21:49 GMT16 June 2021
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    NASA will conduct a test of its revolutionary “flying saucer” technology on Tuesday, with the agency’s scientists expecting to make a breakthrough for future missions to Mars.

    The test will see NASA’s Low-Density Supersonic Decelerator (LDSD) launch from the Pacific Missile Range Facility on the Hawaiian island of Kauai at 1:30 PM local time on Tuesday, before returning to Earth roughly two hours later.

    The ambitious launch will include a 7,000-pound saucer-shaped vehicle and a massive balloon. The balloon, roughly the size of three football fields, will carry the saucer up 120,000 feet during the first part of the test.

    The flying saucer will then be released as a booster lifts it to an even higher altitude of 180,000 feet. NASA scientists believe the saucer’s success in reaching that altitude will mark a breakthrough for future missions to Mars.

    "We go that high altitude because it simulates the atmospheric conditions on Mars," Steve Jurczyk from NASA’s space technology mission directorate told Fox News. "Mars has a very thin atmosphere."

    As it reaches altitude, the vehicle will travel at supersonic speed. In fact, the saucer is expected to travel at three times the speed of sound. Once it reaches its target altitude, an airbag will inflate around the vehicle to give it a gentle descent back to the Earth’s ocean.

    "The airbag helps it slow down by adding more area and drag," Jurczyk explained. "Then we deploy a supersonic parachute about 100 feet in diameter."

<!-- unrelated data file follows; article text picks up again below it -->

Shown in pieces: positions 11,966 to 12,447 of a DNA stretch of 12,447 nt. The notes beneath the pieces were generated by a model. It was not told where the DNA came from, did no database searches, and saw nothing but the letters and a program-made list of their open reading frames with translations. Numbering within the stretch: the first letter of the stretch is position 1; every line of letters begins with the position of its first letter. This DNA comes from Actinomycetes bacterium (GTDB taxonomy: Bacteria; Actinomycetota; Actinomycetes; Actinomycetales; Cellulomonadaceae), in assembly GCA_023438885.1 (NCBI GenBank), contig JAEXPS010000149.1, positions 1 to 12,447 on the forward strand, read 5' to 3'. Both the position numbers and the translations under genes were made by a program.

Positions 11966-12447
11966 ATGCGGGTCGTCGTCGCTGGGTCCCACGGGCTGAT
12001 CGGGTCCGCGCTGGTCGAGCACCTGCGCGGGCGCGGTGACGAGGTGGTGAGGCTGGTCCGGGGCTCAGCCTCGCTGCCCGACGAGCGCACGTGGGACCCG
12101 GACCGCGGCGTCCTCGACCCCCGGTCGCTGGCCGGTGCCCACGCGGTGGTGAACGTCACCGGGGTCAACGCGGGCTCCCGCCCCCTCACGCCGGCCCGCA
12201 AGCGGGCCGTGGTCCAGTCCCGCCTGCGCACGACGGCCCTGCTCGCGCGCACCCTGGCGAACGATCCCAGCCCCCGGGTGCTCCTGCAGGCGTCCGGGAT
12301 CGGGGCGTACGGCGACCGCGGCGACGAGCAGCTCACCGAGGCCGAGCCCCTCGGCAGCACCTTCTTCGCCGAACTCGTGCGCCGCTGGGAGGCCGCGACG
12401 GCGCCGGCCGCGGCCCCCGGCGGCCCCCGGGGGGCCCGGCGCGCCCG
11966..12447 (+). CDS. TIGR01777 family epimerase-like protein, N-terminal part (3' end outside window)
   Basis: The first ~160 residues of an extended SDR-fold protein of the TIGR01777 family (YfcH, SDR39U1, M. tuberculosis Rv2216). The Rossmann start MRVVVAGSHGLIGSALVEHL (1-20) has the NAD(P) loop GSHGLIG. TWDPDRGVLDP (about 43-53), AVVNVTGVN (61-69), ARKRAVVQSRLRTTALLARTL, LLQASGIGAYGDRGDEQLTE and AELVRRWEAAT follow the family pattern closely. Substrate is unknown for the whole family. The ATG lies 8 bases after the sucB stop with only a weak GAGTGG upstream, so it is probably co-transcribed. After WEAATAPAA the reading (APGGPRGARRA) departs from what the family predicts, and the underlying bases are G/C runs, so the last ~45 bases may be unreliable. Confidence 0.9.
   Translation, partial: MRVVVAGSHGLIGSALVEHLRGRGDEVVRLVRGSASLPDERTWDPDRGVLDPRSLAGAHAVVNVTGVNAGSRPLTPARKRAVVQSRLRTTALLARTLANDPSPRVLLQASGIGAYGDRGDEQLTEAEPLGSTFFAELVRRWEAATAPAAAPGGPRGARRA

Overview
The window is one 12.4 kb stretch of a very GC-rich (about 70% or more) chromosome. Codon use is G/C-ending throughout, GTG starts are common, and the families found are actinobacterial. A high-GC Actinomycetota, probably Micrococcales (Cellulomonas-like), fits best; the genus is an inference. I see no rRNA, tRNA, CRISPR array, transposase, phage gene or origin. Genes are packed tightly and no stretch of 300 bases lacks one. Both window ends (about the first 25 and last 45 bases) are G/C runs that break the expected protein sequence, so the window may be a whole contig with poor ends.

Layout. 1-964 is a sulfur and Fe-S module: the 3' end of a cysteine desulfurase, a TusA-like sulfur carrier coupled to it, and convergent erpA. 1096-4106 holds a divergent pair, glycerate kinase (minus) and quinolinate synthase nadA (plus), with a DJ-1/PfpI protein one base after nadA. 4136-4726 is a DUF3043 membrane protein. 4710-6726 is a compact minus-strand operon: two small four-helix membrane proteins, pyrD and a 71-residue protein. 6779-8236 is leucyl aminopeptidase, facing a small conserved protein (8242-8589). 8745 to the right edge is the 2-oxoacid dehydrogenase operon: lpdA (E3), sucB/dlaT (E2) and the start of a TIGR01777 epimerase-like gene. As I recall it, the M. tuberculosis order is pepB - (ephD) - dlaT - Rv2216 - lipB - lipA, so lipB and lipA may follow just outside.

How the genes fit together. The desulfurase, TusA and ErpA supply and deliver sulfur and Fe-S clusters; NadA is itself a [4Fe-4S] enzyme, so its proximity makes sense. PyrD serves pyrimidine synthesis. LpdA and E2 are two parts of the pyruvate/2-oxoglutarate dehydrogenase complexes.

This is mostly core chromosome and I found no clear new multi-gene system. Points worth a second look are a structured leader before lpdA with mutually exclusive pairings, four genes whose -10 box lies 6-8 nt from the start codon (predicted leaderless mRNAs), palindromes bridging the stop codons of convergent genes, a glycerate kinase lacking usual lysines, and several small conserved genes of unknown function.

Since it will be slowed down by the airbag and parachute, the vehicle will land roughly 2 hours and fifteen minutes later in the Pacific Ocean near Hawaii.

    NASA’s LDSD project aims to develop landing vehicles for future Mars projects. The agency’s current space technology has allowed it to land about 2,200 pounds on the Red Planet’s surface, but if this test is successful, it hopes to double that number.

    "With this LDSD technology, we hope to land about five metric tonnes, that will enable more capable robotic missions."Jurczyk said.

    Tuesday’s test will be the second for NASA’s LDSD. The first was conducted last year, also in Hawaii, and was deemed a success by engineers, although the vehicle’s parachute failed to deploy properly. 


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    Mars, Low-Density Supersonic Decelerator (LDSD), NASA, Steve Jurczyk, Hawaii, US
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